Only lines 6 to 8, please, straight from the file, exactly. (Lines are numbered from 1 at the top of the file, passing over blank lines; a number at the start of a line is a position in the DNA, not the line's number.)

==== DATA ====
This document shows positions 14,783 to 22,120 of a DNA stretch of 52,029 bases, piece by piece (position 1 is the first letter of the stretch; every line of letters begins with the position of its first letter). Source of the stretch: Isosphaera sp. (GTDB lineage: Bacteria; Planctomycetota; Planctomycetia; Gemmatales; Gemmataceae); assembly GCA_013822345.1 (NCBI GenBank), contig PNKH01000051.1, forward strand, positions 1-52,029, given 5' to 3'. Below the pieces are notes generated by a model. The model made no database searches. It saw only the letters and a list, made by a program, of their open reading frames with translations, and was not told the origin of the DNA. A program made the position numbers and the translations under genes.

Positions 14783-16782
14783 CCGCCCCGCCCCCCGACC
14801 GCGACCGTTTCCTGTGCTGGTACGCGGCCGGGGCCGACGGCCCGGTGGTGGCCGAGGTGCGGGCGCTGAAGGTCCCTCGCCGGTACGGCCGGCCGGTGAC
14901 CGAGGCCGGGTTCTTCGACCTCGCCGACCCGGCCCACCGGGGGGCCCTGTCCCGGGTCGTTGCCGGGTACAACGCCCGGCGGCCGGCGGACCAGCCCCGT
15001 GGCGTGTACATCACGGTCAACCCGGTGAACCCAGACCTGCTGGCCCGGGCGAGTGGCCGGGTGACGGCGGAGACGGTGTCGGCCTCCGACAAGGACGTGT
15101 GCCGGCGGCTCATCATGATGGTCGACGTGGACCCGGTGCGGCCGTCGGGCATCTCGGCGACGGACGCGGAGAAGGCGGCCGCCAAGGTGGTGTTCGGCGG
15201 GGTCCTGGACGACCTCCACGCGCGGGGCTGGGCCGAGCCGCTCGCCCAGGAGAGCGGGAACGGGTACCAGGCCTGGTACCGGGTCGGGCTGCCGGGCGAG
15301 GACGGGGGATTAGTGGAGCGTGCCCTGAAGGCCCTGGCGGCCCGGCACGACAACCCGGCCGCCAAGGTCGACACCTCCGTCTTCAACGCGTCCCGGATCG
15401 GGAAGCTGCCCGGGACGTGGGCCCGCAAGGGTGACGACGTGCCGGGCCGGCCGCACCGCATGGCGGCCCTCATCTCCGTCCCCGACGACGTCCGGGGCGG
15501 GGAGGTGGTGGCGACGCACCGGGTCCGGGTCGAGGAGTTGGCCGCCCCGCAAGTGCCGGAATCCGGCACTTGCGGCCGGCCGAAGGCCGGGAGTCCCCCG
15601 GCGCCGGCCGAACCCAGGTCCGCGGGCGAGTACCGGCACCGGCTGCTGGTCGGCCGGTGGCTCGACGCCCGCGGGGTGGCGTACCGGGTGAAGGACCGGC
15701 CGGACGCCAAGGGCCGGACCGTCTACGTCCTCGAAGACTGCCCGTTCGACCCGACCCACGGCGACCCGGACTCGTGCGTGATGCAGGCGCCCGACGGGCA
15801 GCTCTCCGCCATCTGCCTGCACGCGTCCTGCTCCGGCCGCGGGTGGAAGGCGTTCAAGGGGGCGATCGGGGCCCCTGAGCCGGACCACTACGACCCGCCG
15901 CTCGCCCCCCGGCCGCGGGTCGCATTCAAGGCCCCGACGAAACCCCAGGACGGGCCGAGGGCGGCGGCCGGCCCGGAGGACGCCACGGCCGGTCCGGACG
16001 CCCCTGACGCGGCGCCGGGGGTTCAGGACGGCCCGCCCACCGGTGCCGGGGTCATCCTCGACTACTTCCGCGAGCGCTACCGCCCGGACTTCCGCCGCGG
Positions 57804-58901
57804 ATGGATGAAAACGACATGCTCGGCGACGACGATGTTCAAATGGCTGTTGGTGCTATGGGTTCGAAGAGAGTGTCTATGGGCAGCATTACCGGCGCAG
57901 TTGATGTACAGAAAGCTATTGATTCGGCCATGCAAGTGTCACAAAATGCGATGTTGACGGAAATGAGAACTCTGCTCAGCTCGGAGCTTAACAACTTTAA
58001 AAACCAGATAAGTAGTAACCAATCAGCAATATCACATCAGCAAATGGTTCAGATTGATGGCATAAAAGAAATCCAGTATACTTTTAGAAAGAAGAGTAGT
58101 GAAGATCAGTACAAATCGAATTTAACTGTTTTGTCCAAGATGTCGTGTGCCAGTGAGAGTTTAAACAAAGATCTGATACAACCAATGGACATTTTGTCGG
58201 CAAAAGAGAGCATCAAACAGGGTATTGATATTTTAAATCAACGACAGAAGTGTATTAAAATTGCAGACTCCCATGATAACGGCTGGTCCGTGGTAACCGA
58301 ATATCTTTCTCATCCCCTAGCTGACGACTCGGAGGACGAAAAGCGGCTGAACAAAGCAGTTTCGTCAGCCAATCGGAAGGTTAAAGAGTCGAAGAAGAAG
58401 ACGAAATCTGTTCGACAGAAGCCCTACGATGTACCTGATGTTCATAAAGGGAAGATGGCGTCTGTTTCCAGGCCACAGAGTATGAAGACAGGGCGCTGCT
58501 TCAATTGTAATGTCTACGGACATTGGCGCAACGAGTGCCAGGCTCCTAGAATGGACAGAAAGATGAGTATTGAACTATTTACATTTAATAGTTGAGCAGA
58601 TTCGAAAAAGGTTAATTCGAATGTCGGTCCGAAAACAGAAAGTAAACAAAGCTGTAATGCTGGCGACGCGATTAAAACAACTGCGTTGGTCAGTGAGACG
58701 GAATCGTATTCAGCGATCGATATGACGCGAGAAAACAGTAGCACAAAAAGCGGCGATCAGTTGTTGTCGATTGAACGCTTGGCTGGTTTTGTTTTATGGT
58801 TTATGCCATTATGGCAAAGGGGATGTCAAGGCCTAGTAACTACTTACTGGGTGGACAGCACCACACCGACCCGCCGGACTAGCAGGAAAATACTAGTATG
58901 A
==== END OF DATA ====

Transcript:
15001 GGCGTGTACATCACGGTCAACCCGGTGAACCCAGACCTGCTGGCCCGGGCGAGTGGCCGGGTGACGGCGGAGACGGTGTCGGCCTCCGACAAGGACGTGT
15101 GCCGGCGGCTCATCATGATGGTCGACGTGGACCCGGTGCGGCCGTCGGGCATCTCGGCGACGGACGCGGAGAAGGCGGCCGCCAAGGTGGTGTTCGGCGG
15201 GGTCCTGGACGACCTCCACGCGCGGGGCTGGGCCGAGCCGCTCGCCCAGGAGAGCGGGAACGGGTACCAGGCCTGGTACCGGGTCGGGCTGCCGGGCGAG